Finale of “Falling Down Drunk” (The Preface)

31 Dec

I opened my eyes, and could practically hear myself blinking, they were so dry.  My arms were very sore.  I looked at them, evaluating the damage and saw scratches jaggedly sketched into the soft skin.  My head ached and my mouth was dry.  I licked my chapped lips with my sticky tongue and noted the repulsive combination of alcohol and sleep in my dry mouth.  I was very thirsty.  I wondered where I was.  It was very quiet, but bright.  I panned my eyes around, taking care not to move my tender head and neck and discovered I must be in the loft at the cabin-mansion.

It was a wonder I did not fall down the ladder, as drunk as I was last night!  I remembered that I was in trouble with Mary and Kim, and had great trepidation at the prospect of seeing them that morning.  I would really have to ingratiate myself to avoid a lot of trouble.  It was silent in the house, so I decided they must be outside on the wrap-around deck, drinking coffee, and looking over the ranch, as they did often.  I got out of bed and limped across the wood floor, feeling every muscle in my body, tight and sore.  What happened last night?  I slowly climbed down the ladder, adjusting to the pain. I gathered myself at the foot of the ladder, readying my demonor for a cloying performance and walked across the green carpet of the game room, well area really, since the house was designed to be large, open rooms, with no walls connected to the ceilings.  I slowly made my way across the polished wood floor of the “dining room” to the glass double doors.  I was determined not to look as hung-over as I felt.  I needed to curry favor by showing Mary (especially) that I was ok.  I walked outside, and tentatively sat down at the patio table with Kim and Mary, dreading the conversation to follow.  I knew I was going to get it.

Mary asked how I felt, and I lied and said “Fine” as excessively brightly as I could muster.  She said they were really worried last night—that Brenna, her seventeen year old niece, had wandered off in the same way the night she died, just four months ago.  As a sort of penance, Mary told me I would be calling my estranged parents that day.  Mary’s father had died three weeks ago, and she could not stand to see me avoiding my parents for a whole summer.  I didn’t want to, and knew nothing had changed with my parents, they were still unsupportive bigots, but I knew not to argue with Mary.  Mary asked if I had anything to say.  I apologized, but it wasn’t fulsome.  It obviously was not enough–awesome way to flatter her ego, Laurel.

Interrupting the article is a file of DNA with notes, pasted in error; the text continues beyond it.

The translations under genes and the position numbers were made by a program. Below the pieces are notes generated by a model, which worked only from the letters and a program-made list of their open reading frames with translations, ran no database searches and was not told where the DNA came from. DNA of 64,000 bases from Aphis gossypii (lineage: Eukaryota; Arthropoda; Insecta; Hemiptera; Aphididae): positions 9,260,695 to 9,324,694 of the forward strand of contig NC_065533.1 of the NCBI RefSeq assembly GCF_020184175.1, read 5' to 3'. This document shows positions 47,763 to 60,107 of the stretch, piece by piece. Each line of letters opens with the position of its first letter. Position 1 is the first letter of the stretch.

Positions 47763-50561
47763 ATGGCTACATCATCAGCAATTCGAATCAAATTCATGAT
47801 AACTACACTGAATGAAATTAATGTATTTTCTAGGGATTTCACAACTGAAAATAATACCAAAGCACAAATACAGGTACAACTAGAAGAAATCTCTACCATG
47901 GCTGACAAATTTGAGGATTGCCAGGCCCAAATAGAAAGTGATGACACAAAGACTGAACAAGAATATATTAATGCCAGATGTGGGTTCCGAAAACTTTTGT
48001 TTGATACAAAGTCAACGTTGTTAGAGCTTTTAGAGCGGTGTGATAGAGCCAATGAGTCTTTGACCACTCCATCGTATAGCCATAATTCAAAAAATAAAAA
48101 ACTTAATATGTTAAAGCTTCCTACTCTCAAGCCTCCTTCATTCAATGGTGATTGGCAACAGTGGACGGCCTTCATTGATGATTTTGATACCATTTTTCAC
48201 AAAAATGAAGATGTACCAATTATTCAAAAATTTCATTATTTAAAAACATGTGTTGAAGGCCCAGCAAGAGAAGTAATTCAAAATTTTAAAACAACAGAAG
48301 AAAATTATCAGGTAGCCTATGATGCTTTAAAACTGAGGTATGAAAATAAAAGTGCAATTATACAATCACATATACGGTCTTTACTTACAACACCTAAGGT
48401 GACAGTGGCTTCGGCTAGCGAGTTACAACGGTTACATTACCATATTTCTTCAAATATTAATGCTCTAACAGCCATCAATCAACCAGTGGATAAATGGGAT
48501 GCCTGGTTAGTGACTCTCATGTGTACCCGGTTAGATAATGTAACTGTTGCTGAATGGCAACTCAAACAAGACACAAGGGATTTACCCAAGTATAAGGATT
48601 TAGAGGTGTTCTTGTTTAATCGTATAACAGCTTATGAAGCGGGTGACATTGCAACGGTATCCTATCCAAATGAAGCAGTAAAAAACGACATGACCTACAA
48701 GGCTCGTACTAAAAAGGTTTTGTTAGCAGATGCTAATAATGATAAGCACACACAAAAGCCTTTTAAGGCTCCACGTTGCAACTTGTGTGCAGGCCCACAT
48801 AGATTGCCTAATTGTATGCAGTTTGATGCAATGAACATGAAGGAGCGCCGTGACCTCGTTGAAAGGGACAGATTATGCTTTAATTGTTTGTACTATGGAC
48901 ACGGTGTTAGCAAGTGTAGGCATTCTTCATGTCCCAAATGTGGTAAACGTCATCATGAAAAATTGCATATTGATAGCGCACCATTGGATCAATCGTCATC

Mary wanted to know why I had left Kim at the bar.  Kim looked at me curious about my explanation as well.  I didn’t have an answer.  I didn’t know myself.  I barely remembered what had happened, let alone my reasoning for it.  The main reason, I thought to myself, was that I was drunk and had blacked out. Out loud, I stammered an “I don’t know.”  Both women looked at me expectantly, unsatisfied with my lack of answer.  I still did not know why I had left Kim, so said nothing further.  Mary said, Kim probably wouldn’t want to hang out with me again—her way of saying Kim and  I would no longer be allowed to hang out.  She finished off her lecture by telling me this incident would never be mentioned again, which provided a little relief.  Mary got up and went somewhere, leaving Kim and me alone at the table.

As soon as Mary was out of ear-shot, Kim teased me and said “I’m fine,” in a sickly sweet tone, mocking my disingenuous words.  She said I looked like shit.  I divulged that my arms hurt, because I had somehow slipped down the riverbed last night.  I was sure I saw a horrified look flicker across Kim’s face, but it was gone in the next instant.  She told me she knew Dayton sucked and she was sorry that I was having such a bad time.  Then, she left me on the deck to go watch the game on her big screen television.  As I sat outside, too fatigued to do anything else, I thought—actually, I had not been missing my college-home ofColumbia, Missouri at all.  I was in happy, disbelief at how the situation in Dayton had changed.  What WAS wrong with me—I had no idea, but I was about to find out things were only going to get worse.


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